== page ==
| Anil Kumble at the Kotla on Wednesday. (AFP)
New Delhi: Anil Kumble and the Kotla seem to be made for each other. His long love-affair with the ground got confirmed in the second Test versus Sri Lanka.
The leg-spinner spun a web around the Lankans and Team India completed the formalities on Wednesday afternoon. The 188-run win gave the hosts a 1-0 lead in the three-match series for the Videocon Cup.
Kumble finished with 10 for 157 in the match ' his eighth 10-wicket haul in Tests ' to engineer a memorable victory in a match in which Sachin Tendulkar got his world record 35th century. Kumble now has 48 scalps in five Tests at the Kotla. Quite an amazing statistic. The visitors started Day V on 123 for five, and it remained to be seen how long they could hold back the inevitable.
Ajit Agarkar provided the hosts the early breakthrough, dismissing Jehan Mubarak, but Tillekeratne Dilshan joined overnight batsman Mahela Jayawardene to stitch a sound partnership for the seventh wicket. They added 67 runs and, more importantly, smothered Kumble’s sting.
But who could deny destiny’s child of the Kotla' He went through the defence of an overambitious Dilshan at the stroke of lunch and expedited Team India’s passage to their sixth victory on the trot at the ground.
Harbhajan Singh, whose stump-to-stump bowling looked more suited to the ODI variety, suddenly realised he had more Test weapons. The moment he started using those, Sri Lanka gave up the fight.
The off-spinner first bemused Jayawardene with teasing flight, Gautam Gambhir taking an easy catch at forward short-leg. Next over, it was Kumble’s turn to rejoin the party. Chaminda Vaas tried to pull him with all his power, but the ball kept low and Harbhajan took the catch at mid-wicket.
Mahendra Singh Dhoni had the satisfaction of completing the final action when last batsman Muttiah Muralidharan top-edged a Harbhajan delivery. Within 42 minutes after lunch, it was all over for Sri Lanka.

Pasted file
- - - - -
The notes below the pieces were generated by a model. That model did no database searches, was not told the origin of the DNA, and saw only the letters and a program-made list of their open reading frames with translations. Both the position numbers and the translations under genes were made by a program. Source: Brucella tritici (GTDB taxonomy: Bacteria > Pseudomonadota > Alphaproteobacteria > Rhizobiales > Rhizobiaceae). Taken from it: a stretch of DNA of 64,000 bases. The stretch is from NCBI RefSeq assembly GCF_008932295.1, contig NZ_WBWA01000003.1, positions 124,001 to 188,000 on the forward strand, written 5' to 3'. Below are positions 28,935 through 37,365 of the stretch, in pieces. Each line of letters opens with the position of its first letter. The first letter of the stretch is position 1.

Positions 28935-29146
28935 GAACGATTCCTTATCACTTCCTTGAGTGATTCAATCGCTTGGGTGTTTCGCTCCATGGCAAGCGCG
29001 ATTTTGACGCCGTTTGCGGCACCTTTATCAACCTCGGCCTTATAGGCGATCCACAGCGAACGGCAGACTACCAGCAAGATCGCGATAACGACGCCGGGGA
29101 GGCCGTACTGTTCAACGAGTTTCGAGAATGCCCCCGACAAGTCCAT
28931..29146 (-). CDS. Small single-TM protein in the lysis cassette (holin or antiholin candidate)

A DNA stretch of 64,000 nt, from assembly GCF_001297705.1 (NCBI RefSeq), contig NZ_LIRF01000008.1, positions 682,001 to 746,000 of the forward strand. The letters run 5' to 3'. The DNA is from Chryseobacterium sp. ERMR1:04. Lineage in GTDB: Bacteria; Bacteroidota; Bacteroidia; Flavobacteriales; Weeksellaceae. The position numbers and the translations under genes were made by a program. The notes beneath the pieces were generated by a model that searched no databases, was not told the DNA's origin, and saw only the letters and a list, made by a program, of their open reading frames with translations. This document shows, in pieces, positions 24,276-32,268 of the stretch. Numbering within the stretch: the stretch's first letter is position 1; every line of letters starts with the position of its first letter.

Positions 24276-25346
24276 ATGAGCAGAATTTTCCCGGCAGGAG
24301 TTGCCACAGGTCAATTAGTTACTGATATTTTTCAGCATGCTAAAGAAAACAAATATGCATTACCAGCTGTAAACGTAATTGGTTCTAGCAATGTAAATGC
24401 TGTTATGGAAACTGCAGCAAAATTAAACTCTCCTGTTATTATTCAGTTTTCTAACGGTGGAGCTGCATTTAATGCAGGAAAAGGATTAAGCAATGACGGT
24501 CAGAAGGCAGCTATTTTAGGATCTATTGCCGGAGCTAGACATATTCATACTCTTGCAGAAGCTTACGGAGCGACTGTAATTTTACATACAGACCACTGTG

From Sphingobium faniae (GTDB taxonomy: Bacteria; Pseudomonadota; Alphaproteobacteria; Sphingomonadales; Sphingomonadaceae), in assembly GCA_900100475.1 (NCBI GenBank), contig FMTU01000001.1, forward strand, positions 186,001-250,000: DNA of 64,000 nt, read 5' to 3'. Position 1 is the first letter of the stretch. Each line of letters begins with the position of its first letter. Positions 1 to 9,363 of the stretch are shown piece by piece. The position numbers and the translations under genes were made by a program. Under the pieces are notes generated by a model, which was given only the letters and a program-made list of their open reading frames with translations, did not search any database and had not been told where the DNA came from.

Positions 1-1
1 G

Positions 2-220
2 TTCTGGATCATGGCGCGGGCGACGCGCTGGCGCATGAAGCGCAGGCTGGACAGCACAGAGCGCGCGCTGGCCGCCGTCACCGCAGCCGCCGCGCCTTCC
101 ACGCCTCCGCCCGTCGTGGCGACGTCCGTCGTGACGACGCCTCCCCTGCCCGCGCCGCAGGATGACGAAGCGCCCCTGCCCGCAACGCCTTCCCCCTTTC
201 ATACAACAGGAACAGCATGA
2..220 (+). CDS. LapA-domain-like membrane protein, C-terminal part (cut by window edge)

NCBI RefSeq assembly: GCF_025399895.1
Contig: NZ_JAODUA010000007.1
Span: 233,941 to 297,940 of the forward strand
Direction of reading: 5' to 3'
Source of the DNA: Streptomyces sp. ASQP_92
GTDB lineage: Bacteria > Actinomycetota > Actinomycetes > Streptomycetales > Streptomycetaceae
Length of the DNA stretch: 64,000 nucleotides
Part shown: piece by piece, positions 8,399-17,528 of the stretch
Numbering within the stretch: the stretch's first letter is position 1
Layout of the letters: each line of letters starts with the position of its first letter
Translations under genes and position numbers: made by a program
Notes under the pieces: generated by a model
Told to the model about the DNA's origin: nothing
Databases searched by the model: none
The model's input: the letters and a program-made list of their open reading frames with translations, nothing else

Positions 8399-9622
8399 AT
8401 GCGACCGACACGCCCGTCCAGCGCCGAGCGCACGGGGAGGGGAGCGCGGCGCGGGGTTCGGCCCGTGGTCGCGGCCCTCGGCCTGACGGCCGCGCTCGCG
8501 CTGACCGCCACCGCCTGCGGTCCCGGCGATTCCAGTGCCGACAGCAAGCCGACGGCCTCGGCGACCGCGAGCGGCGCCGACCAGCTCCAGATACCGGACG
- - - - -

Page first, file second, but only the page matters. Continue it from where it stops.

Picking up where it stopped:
If it's a collective performance for India, their rivals' cause, on the other hand, was dented by a thigh sprain to Muralidharan. It was first noticed when the off-spinner came out to bat with a runner. The Sri Lankan captain later revealed, "it's nothing serious". But Muralidharan's bowling in India's second innings - one wicket for 118 runs in 38 overs - must say something else.
Coach Tom Moody also need to have a relook at his tail. Even if it was a lost cause, most batsmen down the order looked happy playing ambitious shots, when grafting was a more sensible ploy.
"We lost the match in two small periods. It was 45 minutes of madness at the end of Day II and then again in the second innings (on Tuesday evening) we lost quick wickets going into the fifth day," Moody later said. He was right.
Team India now will go to Ahmedabad with the much-needed confidence after the Chennai disappointment, but the celebration was largely overshadowed by the news that Sourav Ganguly is no more part of Team India.
The former captain contributed 40 and 39, and shared a crucial partnership of 81 with Yuvraj Singh in the second innings, that virtually blocked all escape routes for Sri Lanka. More than that, he made a strong statement by getting involved in on-field discussions, cheering the bowlers and providing tips to Dravid.
Alas, it wasn’t enough to get the backing of the powers-that-be.